5 years ago, I went on a fascinating journey of discovery.
My PhD was an interesting experience. While I'm still trying to mitigate the adverse effects on my health, I implemented two mindsets that were essential for survival.
Maybe they'll help you survive your PhD degree.
Be the negotiator
When you start out and a PhD, it can seem overwhelming.
It can seem like everyone and their mother has an opinion about what you should do. And that is true. Oftentimes your supervisors can't even agree on a single view.
The first mindset shift that I implemented was to take my ego out of the equation as much as possible and see everyone as a stakeholder in my project. This meant that I could evaluate each opinion of each person and try to reach a compromise for everyone. This also came with the benefit that my stakes in negotiation were lowered.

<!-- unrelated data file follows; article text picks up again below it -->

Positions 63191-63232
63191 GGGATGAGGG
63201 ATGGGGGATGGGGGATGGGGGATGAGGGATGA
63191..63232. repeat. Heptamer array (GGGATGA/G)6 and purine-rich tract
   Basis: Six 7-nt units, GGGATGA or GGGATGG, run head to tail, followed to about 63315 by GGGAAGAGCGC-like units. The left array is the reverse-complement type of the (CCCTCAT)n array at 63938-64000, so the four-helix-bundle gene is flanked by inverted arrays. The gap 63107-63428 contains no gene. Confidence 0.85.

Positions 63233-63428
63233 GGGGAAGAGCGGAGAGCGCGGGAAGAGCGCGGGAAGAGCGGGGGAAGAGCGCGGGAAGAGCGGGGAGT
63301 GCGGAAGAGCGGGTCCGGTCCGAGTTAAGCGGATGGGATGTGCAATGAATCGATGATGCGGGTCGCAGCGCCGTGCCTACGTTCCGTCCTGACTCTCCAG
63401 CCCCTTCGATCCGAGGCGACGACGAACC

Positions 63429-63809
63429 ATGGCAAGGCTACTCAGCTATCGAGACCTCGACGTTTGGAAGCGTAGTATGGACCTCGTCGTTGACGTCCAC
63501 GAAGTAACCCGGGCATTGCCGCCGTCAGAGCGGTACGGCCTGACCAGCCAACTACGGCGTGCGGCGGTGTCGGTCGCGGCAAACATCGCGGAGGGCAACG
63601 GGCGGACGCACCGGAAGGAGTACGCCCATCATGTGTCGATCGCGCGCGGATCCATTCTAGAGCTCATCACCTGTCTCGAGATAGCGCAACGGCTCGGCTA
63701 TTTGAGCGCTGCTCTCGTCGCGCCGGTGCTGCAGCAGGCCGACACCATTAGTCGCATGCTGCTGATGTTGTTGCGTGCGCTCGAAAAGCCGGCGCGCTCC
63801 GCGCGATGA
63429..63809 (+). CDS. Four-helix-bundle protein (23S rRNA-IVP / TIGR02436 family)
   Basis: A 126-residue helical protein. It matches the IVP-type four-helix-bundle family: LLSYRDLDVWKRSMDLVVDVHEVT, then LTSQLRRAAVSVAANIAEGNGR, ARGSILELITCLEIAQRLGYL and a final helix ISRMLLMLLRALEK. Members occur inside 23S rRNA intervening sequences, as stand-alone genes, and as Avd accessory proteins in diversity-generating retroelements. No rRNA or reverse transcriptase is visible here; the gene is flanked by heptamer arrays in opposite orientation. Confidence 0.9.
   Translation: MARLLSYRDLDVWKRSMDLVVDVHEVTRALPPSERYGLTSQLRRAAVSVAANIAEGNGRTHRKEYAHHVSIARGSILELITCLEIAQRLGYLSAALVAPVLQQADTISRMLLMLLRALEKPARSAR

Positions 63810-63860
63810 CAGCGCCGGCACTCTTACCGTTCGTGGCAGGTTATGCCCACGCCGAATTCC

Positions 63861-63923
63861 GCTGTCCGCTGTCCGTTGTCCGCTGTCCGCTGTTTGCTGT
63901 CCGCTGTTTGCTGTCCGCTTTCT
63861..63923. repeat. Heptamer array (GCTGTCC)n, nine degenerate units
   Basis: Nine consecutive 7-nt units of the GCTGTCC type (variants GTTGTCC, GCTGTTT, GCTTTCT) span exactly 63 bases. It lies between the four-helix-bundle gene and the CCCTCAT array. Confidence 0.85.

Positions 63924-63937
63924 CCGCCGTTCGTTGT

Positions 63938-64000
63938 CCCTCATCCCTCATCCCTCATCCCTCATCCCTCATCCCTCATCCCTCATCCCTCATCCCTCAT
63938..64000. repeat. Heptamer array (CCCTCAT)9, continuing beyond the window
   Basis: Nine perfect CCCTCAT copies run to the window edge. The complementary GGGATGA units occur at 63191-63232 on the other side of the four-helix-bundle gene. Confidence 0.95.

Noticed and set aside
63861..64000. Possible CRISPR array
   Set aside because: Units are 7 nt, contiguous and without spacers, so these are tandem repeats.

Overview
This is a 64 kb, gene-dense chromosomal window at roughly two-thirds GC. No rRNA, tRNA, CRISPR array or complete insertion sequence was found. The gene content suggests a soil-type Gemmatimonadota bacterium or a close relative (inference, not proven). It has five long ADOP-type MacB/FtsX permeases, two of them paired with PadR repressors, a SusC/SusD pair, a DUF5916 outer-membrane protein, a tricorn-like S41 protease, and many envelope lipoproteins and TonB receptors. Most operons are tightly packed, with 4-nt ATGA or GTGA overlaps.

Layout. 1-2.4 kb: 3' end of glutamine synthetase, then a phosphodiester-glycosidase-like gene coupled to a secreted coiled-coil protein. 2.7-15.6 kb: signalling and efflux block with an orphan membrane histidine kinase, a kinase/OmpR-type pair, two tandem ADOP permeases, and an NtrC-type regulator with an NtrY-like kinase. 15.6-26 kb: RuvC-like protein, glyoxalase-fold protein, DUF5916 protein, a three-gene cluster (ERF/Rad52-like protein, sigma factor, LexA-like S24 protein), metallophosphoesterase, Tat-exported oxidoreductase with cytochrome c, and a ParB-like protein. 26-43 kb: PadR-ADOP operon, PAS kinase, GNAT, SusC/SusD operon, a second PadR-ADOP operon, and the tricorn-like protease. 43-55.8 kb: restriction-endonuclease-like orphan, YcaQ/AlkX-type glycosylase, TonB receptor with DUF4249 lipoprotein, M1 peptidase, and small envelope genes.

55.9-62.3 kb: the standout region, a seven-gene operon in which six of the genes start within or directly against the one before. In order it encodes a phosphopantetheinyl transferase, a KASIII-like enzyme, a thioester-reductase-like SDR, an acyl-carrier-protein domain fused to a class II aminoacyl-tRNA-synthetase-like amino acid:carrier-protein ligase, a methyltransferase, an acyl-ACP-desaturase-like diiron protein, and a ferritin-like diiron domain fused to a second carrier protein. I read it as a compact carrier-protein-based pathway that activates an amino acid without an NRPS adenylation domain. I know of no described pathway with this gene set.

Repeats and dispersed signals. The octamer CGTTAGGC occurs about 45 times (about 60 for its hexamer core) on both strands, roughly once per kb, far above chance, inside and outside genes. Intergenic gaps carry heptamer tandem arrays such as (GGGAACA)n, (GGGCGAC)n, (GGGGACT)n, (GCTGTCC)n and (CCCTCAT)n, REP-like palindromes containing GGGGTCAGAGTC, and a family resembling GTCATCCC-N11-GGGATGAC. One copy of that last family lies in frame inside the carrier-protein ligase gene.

Moreover, it quickly became clear that strong opinions often changed, and it was less important to argue against entrenched points. It simply meant that at the next negotiation, opinions have changed, and a compromise was more likely.
But it always keeps in mind the non-negotiables, e.g. rules from your university.
Get a hobby; Touch some grass
PhDs can trap you in a dangerous mindset.
It can seem like your entire value as a human is dependent on the completion of your PhD. It consumes that only intelligence, but your entire essence is wrapped up in your innovating science. In my anecdotal experience, this is one of the courses why mental health issues persist the way they do in academia.
Instead, if you have multiple areas in your life where you draw value and strength, you can mitigate the impact of setbacks in your research. I lifted weights, did consulting, and had my blog and open-source work.
External hobbies for a central to keep my sanity at times.